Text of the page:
Animal scat littering the route encourages the group to push forward and we maintain a steady pace. Stopping to strip down in the heat, we shed yet more non-essential equipment to lighten our loads. It would be easy to lay in the grass watching the eagles and vultures, longing to be airborn and free like they are but we must continue upwards.

Spearheading our attack Dan stops suddenly, “I’ve found a fag butt!” he cries, waving the spent cigarette aloft. Finally some signs of human travel in this area, “Owt left on it?’ shouts Sam from the rear of the group in his thick Yorkshire accent.

So far, humour had not left the group and we remained a tight unit.

Escape from the Qiemu Qu

As the water situation began to be of serious concern we started to ascend a number of false summits to our intended ridgeline. My breathing was laboured and I had spells of dizziness that left me sitting down or reliant on the support of my paddle. We must find some water soon. Traversing around one of the false summits, Sam and I rested at what would be our last glimpse of the Qiemu Qu. Finding a water source soon after was of great relief, it took work to filter the cow muck puddle but we each drank eagerly until we felt ill.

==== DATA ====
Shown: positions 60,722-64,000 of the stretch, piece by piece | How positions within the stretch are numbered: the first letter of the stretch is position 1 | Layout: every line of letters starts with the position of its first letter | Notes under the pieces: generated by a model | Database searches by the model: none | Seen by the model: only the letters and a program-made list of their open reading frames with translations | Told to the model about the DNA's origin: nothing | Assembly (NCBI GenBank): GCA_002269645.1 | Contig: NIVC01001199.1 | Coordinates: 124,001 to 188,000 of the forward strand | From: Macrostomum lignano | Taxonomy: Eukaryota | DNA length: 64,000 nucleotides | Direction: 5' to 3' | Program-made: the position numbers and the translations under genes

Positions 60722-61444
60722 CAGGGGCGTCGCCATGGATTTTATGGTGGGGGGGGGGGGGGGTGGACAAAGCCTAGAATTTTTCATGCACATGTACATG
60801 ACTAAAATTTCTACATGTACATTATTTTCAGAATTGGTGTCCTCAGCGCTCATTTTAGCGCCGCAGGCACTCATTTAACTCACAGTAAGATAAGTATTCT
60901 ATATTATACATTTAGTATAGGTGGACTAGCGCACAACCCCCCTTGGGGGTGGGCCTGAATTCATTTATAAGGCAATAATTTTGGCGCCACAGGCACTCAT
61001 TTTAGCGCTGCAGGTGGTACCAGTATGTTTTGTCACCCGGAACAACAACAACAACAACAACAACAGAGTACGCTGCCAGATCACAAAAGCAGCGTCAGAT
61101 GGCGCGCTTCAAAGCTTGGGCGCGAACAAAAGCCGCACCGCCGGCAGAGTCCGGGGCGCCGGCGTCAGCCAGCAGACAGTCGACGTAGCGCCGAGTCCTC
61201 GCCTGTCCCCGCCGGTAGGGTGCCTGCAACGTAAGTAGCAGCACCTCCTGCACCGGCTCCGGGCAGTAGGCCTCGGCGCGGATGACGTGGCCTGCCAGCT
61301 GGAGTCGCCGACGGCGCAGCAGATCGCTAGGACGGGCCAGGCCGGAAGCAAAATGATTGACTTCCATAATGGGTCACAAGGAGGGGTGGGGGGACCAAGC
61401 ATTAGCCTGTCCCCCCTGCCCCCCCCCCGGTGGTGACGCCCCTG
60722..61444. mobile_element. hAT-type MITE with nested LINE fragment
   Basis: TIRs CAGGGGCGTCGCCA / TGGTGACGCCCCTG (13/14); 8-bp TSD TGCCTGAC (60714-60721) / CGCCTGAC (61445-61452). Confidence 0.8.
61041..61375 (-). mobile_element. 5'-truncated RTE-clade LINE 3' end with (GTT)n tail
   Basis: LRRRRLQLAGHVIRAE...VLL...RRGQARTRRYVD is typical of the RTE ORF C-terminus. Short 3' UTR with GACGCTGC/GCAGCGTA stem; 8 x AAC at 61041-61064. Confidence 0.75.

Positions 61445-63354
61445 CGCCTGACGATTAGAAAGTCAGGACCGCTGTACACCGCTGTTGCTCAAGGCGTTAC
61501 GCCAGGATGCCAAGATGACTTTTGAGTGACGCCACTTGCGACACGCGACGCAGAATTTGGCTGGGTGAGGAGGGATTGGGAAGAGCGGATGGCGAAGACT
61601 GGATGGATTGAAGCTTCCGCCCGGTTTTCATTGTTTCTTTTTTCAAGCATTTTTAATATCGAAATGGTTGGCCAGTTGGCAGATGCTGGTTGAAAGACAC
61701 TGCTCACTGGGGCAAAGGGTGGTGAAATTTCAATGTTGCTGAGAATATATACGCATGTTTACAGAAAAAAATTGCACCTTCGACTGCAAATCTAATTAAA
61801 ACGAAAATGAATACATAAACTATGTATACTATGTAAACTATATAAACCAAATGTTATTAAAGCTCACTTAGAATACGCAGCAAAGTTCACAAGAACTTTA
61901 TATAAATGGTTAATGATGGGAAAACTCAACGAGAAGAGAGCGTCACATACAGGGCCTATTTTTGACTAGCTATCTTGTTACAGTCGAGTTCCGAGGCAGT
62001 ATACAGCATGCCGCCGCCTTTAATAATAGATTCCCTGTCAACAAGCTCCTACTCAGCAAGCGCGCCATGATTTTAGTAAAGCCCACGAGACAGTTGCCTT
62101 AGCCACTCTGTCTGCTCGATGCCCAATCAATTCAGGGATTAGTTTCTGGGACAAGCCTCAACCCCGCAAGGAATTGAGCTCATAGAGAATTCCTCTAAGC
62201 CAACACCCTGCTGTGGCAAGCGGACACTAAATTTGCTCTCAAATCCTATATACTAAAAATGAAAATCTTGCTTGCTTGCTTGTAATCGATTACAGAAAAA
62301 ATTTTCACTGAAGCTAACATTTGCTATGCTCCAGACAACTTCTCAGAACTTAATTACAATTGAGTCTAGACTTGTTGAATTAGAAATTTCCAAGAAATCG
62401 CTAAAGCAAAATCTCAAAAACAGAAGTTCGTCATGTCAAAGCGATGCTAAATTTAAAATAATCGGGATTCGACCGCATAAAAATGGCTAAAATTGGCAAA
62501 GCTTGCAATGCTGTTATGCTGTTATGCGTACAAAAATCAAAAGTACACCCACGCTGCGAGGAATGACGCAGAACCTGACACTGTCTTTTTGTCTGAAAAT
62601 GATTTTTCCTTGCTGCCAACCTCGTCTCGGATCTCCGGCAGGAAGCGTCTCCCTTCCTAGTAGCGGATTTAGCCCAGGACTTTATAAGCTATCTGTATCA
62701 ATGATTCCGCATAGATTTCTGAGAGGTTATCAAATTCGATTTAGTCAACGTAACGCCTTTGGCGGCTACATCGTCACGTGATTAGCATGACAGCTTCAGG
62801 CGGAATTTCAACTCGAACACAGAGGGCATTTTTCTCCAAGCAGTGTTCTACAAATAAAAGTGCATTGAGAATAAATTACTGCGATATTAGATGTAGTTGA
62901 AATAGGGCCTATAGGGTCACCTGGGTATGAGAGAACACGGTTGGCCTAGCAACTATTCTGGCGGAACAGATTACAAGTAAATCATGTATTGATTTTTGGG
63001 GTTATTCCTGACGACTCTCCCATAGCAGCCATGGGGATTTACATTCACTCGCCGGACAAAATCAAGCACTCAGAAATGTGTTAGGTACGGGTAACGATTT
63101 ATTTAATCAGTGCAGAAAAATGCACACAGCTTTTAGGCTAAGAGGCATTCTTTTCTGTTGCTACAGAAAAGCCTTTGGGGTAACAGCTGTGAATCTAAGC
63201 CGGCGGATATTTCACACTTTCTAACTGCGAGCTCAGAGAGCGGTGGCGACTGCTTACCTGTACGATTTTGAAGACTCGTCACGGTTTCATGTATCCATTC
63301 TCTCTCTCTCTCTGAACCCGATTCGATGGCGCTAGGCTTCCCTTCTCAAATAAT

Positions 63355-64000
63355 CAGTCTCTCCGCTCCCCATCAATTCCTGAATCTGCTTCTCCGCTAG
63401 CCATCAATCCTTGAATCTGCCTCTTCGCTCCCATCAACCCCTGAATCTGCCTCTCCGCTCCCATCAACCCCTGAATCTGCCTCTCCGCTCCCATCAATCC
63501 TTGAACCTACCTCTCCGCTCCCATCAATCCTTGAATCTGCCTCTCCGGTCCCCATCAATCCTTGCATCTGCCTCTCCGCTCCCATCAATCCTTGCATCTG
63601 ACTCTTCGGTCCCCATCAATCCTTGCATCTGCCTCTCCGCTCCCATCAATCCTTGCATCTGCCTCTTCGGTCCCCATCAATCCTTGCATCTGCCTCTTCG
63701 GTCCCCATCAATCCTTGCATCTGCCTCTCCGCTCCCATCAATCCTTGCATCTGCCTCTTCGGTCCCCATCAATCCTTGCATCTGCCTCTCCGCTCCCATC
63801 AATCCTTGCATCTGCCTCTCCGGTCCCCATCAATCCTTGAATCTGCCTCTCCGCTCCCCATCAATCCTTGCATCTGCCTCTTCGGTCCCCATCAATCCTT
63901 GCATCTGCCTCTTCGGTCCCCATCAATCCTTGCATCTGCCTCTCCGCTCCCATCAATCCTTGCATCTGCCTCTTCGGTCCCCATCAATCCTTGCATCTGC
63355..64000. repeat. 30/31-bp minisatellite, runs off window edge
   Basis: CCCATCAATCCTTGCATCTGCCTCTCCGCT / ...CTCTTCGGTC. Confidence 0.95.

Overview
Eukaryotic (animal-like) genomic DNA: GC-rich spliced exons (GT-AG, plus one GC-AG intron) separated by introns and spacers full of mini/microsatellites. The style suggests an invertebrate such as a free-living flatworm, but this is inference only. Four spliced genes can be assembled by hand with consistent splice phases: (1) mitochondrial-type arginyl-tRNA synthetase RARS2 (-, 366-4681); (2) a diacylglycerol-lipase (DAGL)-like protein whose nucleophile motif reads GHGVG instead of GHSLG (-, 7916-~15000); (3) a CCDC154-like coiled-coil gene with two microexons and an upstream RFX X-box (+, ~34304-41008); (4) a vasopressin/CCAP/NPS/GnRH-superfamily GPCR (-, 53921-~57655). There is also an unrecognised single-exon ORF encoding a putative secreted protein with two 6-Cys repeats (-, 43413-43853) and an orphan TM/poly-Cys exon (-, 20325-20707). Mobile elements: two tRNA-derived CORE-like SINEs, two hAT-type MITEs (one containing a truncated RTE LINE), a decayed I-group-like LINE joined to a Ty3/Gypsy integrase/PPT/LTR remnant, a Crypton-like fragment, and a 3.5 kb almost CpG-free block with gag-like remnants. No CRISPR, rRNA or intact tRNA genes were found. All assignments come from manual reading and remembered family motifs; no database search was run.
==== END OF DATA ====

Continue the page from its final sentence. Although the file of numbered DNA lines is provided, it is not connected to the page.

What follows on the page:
Finding people was our next great discovery and I watched on as Travis told them of our endeavours with suitable animations for me to bridge the language barrier. They reacted with suitable expressions and told us that we were nearer to civilization than we thought.

Under their guidance we walked for another three hours until, descending a gully, we arrived at a Tibetan house, with a small shop, river and grassy area suitable for camping, a true Shangri-La!

Resting under the tarp between drinking and eating as much as our shrivelled stomachs could handle, we all felt from the safety of our sleeping bags that we were extremely lucky to have found an exit point, escaping under our own steam, unscathed. Content that we made the right decisions all the way along the Qiemu Qu and confident that any other group would have made the same choices I couldn’t help feel in hindsight that the river gods had, by putting some obstacles in our path, (namely; rising water levels, more animal carcasses than I have ever seen and very involved portages) been providing us with clues to our eventual outcome.

478Dan Yates was paddling the red Dagger Nomad
Travis Winn the green Jackson Zen
Tom Mclay the Liquid Logic Remix
Sam Ellis the green Pyranha Everest

About thepaddlerezine (654 Articles)
Editor of The Paddler magazine and Publisher of Stand Up Paddle Mag UK.